One of the recent big and, in my view, underappreciated innovations in the field of Qualitative Comparative Analysis (QCA) is Baumgartner’s formulation of the Coincidence Analysis algorithm (CNA). Baumgartner presents it as an alternative to QCA, which I do not find convincing because I do not see QCA married to a specific algorithm. I conceive of CNA as an alternative to the Quine-McCluskey (QMC) algorithm that Ragin chose as the default algorithm for QCA in his foundational book in 1987.
Baumgartner describes CNA in formal terms in various publications and I do not need to go into its details here (here the probably most accessible discussion). In (very) short, the argument is that a term – a single condition, a conjunction, or a disjunction – is causally related to the outcome when no proper part (superset) of the term is also related to the outcome. ABC is causal for Y when neither AB, AC, BC, A, B nor C are tied to the outcome. A, B and C are non-redundant conjuncts of ABC and the absence of any of these conjuncts is associated with the absence of the outcome.
In addition to the nature of the algorithm, CNA differs from QMC in two important ways. First, it dispenses with the counterfactuals that are essential for deriving the intermediate and parsimonious solution with QMC. As Baumgartner explains, this allows one to avoid untenable counterfactuals about issues such as female African American presidents of the United States or pregnant men. Second and relatedly, CNA produces only one solution that is identical with the parsimonious solution and that Baumgartner argues as being the only solution that is causally interpretable (an argument with which I disagree, but that is a topic for another blog post).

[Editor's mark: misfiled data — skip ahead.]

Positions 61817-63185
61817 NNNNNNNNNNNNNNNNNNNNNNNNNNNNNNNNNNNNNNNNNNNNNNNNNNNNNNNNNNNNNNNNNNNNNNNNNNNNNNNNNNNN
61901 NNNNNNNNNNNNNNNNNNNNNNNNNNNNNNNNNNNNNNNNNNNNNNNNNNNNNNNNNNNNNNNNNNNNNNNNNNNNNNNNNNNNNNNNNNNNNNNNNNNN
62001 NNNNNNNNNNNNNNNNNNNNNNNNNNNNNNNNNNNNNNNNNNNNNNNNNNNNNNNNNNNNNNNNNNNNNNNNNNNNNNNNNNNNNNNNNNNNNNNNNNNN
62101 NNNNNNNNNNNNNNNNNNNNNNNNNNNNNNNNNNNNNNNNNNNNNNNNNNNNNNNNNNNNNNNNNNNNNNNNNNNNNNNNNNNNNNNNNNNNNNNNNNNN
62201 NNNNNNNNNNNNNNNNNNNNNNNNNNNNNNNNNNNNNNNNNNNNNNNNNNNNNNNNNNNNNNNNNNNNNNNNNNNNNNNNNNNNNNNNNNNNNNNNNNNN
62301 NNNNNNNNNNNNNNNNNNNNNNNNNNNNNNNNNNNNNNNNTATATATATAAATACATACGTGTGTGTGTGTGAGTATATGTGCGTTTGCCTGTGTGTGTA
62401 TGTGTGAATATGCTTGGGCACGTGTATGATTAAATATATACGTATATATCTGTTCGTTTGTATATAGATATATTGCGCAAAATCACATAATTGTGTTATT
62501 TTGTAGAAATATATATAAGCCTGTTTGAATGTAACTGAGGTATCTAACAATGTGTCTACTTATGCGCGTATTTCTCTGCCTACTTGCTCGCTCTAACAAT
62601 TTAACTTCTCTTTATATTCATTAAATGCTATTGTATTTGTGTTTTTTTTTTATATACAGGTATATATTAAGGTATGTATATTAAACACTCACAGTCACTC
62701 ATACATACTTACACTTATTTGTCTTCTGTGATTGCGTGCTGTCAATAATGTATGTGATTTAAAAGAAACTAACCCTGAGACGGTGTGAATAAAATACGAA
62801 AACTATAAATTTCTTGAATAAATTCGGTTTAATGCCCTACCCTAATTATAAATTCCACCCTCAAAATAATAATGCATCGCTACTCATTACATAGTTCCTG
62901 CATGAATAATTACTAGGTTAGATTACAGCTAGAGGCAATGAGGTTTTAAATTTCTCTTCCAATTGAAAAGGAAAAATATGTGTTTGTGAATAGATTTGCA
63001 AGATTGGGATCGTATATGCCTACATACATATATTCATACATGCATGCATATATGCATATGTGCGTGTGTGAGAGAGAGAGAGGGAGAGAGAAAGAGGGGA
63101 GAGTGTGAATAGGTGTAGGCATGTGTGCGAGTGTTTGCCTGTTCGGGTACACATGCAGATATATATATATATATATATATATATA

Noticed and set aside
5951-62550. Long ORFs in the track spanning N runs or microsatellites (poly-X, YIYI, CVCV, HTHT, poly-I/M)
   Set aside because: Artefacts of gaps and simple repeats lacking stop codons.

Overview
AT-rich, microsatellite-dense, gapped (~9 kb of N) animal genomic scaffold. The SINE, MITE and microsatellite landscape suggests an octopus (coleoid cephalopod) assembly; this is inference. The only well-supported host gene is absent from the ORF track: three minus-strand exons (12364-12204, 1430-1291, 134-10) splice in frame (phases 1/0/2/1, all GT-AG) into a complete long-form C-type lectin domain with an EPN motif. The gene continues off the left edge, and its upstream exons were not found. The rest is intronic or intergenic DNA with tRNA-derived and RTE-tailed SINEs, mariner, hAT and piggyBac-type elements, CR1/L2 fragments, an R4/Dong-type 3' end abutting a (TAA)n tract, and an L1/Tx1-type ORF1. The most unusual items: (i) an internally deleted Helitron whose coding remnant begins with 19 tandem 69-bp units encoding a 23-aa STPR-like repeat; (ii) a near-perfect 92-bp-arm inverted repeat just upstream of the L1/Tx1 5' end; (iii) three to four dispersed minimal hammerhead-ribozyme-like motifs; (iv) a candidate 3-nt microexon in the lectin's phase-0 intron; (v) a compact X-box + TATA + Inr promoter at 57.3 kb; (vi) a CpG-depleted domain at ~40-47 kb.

What is probably less well-understood among QCA researchers is that the algorithm is anchored in a regularity theory of causation. This can be inferred from Baumgartner’s discussions of CNA and because he anchors the algorithm in a regularity theory drawing on Mackie’s INUS theory of causation which is, in turn, a regularity theory of causation that further develops Hume’s widely known theory of causation as constant conjunction.
I belong to the group of probably not so many people in the social sciences who do not have fundamental problems with regularity theories that receive favorable treatment, neither in the quantitative literature nor in the qualitative literature (I would say much less in the qualitative literature that pits mechanisms and process tracing against regularity theories). Since it is always important to understand what the theory of causation is on which our methods are built, it is worth emphasizing that you buy in a regularity theory when you do CNA.
This is not bad per se, but one should know it and I doubt that everyone who referenced Mackie meant it to be a reference to his regularity theory as opposed to merely referring to the idea of INUS causes. In this sense, I disagree with Baumgartner who, for example, cites Mahoney and Goertz as subscribers to Mackie’s theory because they also favor an “asymmetric approach to causation” (chap. 5 in the A Tale of Two Cultures book) that does not fit with Mackie.
In addition, QCA researchers should note that regularity theories relate types to each other. As Baumgartner notes, they can hardly handle the causal analysis of singular cases (not the same as single cases) that are characterized by specific features related to place and time, for example. This challenges, in my reading, the idea of QCA as case-based method that also takes singular features of cases into account in the case-based part. As a regularity theorist of causation, this is not an issue for Baumgartner, but this is relevant for empirical QCA researchers who like the idea of QCA as a case-based method and do not want to conceive of singular cases as instantiations of regularities. This shows that the exciting invention of CNA as an alternative algorithm to QMC has implications that stretch beyond the truth table analysis for which algorithms are devised.